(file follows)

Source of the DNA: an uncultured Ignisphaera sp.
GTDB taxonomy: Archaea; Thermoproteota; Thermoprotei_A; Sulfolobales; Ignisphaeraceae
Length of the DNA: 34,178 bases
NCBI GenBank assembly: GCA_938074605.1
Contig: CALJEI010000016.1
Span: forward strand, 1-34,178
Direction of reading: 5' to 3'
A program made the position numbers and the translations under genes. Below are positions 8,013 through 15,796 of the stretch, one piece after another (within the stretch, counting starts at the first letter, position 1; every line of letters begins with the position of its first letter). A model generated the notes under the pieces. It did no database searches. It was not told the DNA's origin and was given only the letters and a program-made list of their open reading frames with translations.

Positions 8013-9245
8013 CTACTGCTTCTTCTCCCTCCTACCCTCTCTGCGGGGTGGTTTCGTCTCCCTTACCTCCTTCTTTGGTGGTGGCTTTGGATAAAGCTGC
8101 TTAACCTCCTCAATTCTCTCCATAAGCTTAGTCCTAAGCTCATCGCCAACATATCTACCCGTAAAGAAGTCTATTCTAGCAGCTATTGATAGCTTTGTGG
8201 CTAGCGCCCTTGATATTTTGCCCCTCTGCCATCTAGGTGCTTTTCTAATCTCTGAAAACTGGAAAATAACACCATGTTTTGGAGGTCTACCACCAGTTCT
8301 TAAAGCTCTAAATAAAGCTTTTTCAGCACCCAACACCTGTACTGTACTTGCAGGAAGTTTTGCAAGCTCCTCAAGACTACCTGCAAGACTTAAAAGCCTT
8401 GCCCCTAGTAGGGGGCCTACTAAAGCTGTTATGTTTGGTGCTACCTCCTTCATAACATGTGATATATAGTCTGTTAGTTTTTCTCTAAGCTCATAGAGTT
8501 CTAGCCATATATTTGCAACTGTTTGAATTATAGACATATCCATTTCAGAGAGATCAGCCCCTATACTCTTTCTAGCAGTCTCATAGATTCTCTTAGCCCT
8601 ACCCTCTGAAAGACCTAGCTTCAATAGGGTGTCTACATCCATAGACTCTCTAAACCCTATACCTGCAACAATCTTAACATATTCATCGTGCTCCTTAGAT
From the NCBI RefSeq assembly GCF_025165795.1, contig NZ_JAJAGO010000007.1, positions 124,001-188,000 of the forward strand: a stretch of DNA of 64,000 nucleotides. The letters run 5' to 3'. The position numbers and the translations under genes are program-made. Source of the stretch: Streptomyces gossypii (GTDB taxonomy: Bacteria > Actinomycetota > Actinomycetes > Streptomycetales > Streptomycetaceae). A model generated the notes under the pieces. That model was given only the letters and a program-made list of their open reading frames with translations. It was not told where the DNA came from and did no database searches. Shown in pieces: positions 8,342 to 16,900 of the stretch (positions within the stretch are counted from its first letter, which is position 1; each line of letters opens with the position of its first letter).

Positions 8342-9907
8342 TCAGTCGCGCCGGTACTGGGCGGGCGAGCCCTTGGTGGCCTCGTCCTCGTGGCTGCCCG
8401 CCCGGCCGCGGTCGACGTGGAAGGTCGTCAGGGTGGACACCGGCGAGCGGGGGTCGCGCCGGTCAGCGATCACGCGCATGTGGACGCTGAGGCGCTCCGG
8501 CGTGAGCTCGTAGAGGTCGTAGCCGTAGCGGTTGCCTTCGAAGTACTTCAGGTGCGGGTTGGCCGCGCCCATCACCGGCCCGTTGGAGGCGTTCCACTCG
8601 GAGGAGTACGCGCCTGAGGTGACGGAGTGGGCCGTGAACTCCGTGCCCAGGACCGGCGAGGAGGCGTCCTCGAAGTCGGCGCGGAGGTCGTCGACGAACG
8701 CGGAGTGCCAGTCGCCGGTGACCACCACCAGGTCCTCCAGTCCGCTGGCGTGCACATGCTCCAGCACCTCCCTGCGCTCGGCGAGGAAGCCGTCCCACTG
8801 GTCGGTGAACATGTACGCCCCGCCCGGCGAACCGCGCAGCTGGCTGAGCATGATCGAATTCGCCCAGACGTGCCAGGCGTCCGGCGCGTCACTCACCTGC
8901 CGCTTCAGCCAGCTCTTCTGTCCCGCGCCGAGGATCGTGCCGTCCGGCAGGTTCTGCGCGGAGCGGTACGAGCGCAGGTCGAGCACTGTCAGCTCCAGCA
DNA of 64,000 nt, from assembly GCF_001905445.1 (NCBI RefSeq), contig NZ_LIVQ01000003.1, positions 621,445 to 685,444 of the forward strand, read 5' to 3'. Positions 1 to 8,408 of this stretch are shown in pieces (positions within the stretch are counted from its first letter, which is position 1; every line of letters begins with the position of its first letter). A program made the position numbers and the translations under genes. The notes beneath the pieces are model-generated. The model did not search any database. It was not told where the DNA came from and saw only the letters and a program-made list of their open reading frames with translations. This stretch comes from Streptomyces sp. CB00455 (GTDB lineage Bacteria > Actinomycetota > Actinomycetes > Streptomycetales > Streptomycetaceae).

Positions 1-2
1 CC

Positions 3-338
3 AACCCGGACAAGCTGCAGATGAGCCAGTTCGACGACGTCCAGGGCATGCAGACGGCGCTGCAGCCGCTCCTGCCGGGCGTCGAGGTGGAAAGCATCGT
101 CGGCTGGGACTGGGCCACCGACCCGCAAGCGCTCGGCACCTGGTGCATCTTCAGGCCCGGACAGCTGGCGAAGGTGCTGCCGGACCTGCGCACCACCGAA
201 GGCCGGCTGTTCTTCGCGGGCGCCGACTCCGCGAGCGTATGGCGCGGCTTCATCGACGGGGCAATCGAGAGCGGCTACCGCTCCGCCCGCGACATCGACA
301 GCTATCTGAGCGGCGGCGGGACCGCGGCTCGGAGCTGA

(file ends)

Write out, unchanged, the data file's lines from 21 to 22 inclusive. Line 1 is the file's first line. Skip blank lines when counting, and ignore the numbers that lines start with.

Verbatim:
8501 CGTGAGCTCGTAGAGGTCGTAGCCGTAGCGGTTGCCTTCGAAGTACTTCAGGTGCGGGTTGGCCGCGCCCATCACCGGCCCGTTGGAGGCGTTCCACTCG
8601 GAGGAGTACGCGCCTGAGGTGACGGAGTGGGCCGTGAACTCCGTGCCCAGGACCGGCGAGGAGGCGTCCTCGAAGTCGGCGCGGAGGTCGTCGACGAACG